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CULT: Best plant in the Garden

Gary, your experience with GREAT LAKES and SNOW FLURRY is intriguing.

When we moved to this property there were bits and pieces of irises here and
there, long abandoned, but surviving invasion by grass, attacks by borer and
suffering from years of neglect.

I rescued pieces of each and found when they bloomed most to be easily
recognized greats from the past.  One was BLUE RHYTHM, which has always been
one I loved.  Another planted in several places here was WABASH.  A flimsy,
unattractive reddish bitone that, despite its vigourous growth, went to the
compost was the most widely scattered.  I rather wish I had saved a sprig,
even though I disliked it a lot.  I never made any attempt to identify it.

Another found here was BLUE SHIMMER.  One diploid remains unidentified, but is
a charming variegata-like plant with pallida height, a flower intermediate
more or less between the species, and a thriving performer I keep around.

As to favorites, however, I picked up two historics through purchase this past
year, and have some hope to see bloom this spring, although growth on all my
purchases from last year is minimal.  My soil is badly in need of major
ammendments---.  The two were PATIENCE, a seedling of Snow Flurry for whichI
have always have had a fondness, and TOMECO, because it is one of the more
widely destributed products of the work of one of my mentors, Melvina Suiter.
She lived and worked north of Caldwell, ID, in the Sand Hollow area for many
years, then later moved near where the Stanley Gardens are now in the fringe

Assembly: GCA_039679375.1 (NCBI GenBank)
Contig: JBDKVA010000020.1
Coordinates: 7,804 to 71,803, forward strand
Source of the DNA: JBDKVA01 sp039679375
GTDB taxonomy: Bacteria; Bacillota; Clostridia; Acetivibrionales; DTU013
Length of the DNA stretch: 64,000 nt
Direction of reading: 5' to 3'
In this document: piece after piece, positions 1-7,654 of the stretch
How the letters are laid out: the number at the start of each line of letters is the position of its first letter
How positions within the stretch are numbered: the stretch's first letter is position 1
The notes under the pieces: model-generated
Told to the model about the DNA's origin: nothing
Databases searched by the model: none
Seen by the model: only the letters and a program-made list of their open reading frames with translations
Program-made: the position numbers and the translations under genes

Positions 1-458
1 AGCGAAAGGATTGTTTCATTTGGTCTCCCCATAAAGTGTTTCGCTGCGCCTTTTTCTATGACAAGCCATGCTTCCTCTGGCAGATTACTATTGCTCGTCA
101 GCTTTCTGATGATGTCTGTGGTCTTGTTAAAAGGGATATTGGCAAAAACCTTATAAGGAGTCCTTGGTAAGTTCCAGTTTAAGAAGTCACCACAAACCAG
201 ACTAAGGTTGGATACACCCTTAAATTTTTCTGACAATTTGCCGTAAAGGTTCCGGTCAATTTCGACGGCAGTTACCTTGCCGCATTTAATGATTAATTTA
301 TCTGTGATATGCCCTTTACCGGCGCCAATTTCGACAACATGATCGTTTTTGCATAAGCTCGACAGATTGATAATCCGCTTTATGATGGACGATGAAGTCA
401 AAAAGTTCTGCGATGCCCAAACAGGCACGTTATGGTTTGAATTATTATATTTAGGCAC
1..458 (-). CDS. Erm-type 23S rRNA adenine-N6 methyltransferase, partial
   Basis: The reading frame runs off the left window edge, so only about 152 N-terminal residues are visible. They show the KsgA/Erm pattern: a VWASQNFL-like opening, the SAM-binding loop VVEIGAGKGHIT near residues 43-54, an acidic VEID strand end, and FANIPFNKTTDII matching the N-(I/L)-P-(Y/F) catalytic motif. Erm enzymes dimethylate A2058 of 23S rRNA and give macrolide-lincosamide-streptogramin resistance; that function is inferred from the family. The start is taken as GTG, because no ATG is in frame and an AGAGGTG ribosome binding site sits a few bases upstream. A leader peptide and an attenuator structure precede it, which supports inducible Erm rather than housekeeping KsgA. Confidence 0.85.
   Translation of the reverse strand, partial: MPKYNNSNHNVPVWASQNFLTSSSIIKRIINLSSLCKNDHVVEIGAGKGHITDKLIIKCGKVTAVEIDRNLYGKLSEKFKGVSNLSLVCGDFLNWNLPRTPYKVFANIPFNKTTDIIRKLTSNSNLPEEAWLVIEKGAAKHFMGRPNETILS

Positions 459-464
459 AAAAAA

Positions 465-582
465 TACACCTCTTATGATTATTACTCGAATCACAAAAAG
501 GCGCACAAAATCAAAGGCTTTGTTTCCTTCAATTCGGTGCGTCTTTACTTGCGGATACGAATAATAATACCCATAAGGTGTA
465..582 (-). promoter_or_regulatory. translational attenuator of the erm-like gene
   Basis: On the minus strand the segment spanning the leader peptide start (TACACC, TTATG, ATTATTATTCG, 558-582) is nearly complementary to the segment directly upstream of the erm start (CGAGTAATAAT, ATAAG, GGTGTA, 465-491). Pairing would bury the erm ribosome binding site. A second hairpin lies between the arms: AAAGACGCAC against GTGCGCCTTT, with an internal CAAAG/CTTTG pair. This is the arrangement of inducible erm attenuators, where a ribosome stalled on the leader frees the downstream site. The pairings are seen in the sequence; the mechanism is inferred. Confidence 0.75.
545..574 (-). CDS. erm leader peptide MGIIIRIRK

of the Boise area.

TOMECO is in the ancestry of many modern Schreiner reds, and I also noted a
fairly recent registration from England with Tomeco in the pedigree.  It was
probably the first red to really have clean, red hafts without conspicuous
markings, and was a wonderful garden subject.

Favorites?  I have one other, a diploid, that has always been a delight--PINK
RUFFLES.  Dating from 1940, it is a BB-height "pallida pink," that in Idaho
was astoundingly floriferous.  I'm not sure how well it likes North Carolina,
but it grows, blooms and appears to be the same clone I had in Idaho.  There
is apparently more than one clone circulating under the name.  I believe what
I have is authentic.

Although I don't go out of my way to collect historics, I find the ones I have
delightful, and a reminder of the years in which I first got involved with
irises.  I'm adding LENT A. WILLIAMSON to the pile this year, as this was the
first iris I came to know by name, and the first really to catch my attention
as a child.  I found the haft veining a source of fascination, and probably
still will.  I also have sent for some of the "pallida pinks," all probably

GREAT LAKES, incidentally, may genetically be a "zonal," a part of the plicata
allelic series.  A cross from it with really modern plicatas might produce
some interesting seedlings.

Neil Mogensen  z 7  Reg 4 western NC mountains

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